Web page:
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Westeros

A Wedding to Remember

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The realms rejoiced at the marriage of Prince Daeron to Princess Mariah, as King Baelor officiated and administered the vows. After the melee born in violence, tensions had eased somewhat, and while still there were incidents of old feuds and old blood causing fresh troubles, none of them were serious enough to cause lasting turmoil. Instead, the court and the shadow city were consumed with the entertainments prepared by Prince Maron in the days leading to the marriage, from a horse race won by the bastard daughter of Ser Mavros Uller to a pageant featuring fantastical scenes of ancient heroes and personages in which even King Baelor took part in the guise of Lord Aenar. The wedding itself was a grand event, the feasting hall of the Sandship packed to overflowing, and the gift-giving that took place was notable in many ways.

From low to high, a great treasury worth of gifts were given to the pair, from lords high and mighty to orphans of the Greenblood and guildsmen. Books were given in plenty, rare tomes, and jewels and jewelry, and horses, hounds, falcons, and more. The most newsworthy of gifts, however, came from the unexpected appearance of two separate groups of emissaries from Braavos. The first, professing himself from the Sealord, presented three dragon eggs made of jewels that stunned many for its extravagance and artistry. When Prince Daeron thanked him, and his master the Sealord Donalo Prestayn, the emissary begged pardon and corrected him: though the Sealord Donalo had commissioned the gift, it was the new Sealord Tenesio Velaron who had seen it dispatched. That was news that should surely have already come to Dorne and the Seven Kingdoms beyond, at least a moon old, perhaps more—yet the Secret City had somehow kept this all a secret. Prince Viserys and the Keeper of the Tower of the Sun, Lord Toland, soon excused themselves to seek out this emissary.

And then the other emissaries came, a trio of men representing the Iron Bank of Braavos. They presented a more modest gift, showing the approval of the bank of a union that they believed would benefit Westeros and the Free Cities alike: a fine marriage casket, a treasure box where valuables might be kept. And that, too, caused consternation… but from some of the Dornish at the high table, including the Lord Protector Quinlan Qorgyle, and some cast hooded eyes towards Prince Rhodry, who had lately been in Braavos and had left there under somewhat disreputable circumstances involving the death of the old Sealord’s First Sword and the appearance of a young Braavosi of breeding in his company (as well as Mavros Uller’s bastard daughter, besides).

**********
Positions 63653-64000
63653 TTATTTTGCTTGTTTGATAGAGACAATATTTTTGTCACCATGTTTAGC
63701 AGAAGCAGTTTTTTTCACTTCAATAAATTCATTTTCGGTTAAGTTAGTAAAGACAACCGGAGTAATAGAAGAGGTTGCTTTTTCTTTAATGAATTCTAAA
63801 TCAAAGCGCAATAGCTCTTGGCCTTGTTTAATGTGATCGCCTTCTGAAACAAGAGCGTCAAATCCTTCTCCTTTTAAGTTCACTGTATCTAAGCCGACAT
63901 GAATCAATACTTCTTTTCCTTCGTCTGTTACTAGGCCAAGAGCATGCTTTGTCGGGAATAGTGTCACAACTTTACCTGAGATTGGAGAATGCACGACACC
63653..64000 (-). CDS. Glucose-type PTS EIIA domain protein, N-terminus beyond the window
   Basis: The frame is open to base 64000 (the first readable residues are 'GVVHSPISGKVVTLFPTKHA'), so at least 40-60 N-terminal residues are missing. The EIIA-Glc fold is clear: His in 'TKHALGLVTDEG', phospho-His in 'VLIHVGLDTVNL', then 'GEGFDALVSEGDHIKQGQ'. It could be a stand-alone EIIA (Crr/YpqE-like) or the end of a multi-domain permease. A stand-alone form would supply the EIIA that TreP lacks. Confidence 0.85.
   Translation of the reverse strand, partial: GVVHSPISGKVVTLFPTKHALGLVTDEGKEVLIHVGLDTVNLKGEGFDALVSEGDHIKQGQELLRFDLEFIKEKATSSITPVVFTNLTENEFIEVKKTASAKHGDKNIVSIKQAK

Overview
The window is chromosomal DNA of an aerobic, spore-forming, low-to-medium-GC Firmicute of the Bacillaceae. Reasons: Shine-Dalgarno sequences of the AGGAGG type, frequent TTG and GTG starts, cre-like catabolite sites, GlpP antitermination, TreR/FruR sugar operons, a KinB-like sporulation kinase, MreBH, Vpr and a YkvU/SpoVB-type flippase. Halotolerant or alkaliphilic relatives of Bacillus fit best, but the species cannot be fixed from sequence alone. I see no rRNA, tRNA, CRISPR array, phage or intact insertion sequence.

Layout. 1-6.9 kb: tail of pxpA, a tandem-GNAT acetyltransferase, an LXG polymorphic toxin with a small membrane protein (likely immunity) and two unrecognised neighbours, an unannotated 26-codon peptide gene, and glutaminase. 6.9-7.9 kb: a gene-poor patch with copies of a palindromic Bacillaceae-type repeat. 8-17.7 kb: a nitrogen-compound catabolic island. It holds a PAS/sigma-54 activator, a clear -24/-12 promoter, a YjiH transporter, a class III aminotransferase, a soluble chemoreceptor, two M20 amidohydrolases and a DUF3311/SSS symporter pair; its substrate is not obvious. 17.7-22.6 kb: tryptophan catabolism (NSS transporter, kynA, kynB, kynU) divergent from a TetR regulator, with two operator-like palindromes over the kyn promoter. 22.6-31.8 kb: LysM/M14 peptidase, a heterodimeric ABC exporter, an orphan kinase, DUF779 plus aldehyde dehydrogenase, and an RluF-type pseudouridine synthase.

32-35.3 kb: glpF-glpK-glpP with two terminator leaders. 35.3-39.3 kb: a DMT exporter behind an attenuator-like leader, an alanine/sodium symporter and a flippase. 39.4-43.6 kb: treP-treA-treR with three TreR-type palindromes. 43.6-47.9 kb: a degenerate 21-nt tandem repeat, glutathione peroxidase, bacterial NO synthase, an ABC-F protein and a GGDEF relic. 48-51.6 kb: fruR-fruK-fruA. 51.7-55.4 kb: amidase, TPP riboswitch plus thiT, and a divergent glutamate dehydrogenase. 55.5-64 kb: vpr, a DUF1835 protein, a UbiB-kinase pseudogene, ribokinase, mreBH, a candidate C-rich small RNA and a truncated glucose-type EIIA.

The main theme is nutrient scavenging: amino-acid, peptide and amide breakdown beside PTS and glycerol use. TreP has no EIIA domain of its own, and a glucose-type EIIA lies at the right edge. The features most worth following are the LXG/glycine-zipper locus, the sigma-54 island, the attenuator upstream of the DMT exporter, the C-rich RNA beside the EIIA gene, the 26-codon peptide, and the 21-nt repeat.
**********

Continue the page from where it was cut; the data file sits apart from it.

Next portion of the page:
Yet the bedding took place—more solemn and less ribald than such customs usually are, thanks to Baelor’s presence—and many would enjoy the bounty of wine and food into the small hours. The next morning dawned with expectations high for the events celebrating the wedding, an archery contest and a grand tourney in which more than a hundred men-at-arms were entered. The archery was won by Ser Digory Dalt, who impressed one and all when he defeated a Summer Islander woman with a golden bow, and then doubled his prize by answering Prince Maron’s challenge to strike a target dead center at a hundred paces with one of three arrows.

As to the tourney, it was accounted the grandest in all of Westeros in years, perhaps even since King Daeron’s grand tourney or the Tourney of Roses in Highgarden. Champions from both north and south of the red mountains took part, including four knights of the Kingsguard, Ser Tamlyn Toland, Prince Rhodry, and more besides. A mystery knight called Brightmane was unmasked by Ser Michael Blackmont, and was revealed to be the squire Loreon Lannister who claimed that Speardancer had killed his father many years past in Dorne. One of the favorites, Ser Aidan Dayne, who had defeated Ser Jaesin and Prince Aemon of the Kingsguard, was injured in the course of defeating Ser Michael Blackmont on foot, and withdrew from the tourney. Speardancer himself was unhorsed by a disreputable bastard squire, Mycah Sand, who proceeded to refuse in crude terms Ser Michael’s attempt to knight him. In the end, Prince Aemon twice defeated Ser Durance Darklyn—who had won much acclaim having taken second place in the melee, and had gone undefeated in the lists until that point—to take home the prize of five thousand golden suns, while Darklyn took two thousand golden suns as his prize.

The following day marked the first of the new year, and there were celebrations and entertainments for that as well, as well as the knighting of Loreon Lannister by his kinsman and master Ser Jaesin Lannister. But late in that evening, word first reached Sunspear of something new: the raising up of a new High Septon, a man of humble birth but great gifts, a stonemason before but now the Voice of the Seven on Earth. King Baelor was pleased, and immediately gathered nobles to him in Sunspear’s sept to offer prayers of thanksgiving, but many in Dorne revealed themselves dubious of this new High Septon’s merits, and apparently the rumors that King Baelor had played a substantial part in his selection.

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